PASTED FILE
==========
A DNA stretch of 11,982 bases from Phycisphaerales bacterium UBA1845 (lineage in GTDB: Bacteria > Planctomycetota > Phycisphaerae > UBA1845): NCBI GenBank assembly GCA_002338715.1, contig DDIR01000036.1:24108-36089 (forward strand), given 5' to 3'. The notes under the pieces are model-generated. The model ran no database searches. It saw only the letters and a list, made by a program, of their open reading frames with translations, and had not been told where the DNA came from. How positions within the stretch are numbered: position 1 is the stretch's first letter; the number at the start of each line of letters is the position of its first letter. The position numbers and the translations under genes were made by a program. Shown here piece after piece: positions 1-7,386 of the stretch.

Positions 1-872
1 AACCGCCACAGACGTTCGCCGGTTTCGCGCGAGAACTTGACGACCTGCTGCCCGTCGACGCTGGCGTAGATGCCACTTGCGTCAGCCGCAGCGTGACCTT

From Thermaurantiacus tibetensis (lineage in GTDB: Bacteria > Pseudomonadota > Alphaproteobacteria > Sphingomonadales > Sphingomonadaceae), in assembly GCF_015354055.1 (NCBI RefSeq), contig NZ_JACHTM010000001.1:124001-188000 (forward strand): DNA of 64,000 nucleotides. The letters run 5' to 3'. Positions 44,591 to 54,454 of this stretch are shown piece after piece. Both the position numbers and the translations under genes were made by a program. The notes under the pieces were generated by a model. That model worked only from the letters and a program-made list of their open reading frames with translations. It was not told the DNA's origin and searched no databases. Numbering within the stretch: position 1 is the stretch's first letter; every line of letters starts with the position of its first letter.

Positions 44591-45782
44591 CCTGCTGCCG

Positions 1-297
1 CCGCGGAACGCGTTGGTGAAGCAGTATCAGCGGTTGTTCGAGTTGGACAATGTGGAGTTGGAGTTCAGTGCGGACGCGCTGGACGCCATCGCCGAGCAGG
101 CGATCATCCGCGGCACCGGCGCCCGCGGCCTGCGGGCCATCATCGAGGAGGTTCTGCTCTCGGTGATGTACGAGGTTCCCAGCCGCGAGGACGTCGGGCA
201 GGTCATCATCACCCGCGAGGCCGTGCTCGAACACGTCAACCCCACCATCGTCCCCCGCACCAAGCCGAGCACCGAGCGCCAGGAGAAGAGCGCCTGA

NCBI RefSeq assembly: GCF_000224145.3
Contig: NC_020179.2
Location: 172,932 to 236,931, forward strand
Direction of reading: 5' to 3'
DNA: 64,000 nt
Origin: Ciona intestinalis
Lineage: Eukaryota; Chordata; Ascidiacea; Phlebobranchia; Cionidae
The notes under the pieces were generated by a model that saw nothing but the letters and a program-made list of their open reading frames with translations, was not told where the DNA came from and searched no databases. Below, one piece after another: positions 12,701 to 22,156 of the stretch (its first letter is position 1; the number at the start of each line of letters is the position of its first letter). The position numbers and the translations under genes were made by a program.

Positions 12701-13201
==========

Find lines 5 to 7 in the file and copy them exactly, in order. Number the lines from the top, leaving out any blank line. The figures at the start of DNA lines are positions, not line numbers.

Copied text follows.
Positions 44591-45782
44591 CCTGCTGCCG

Positions 1-297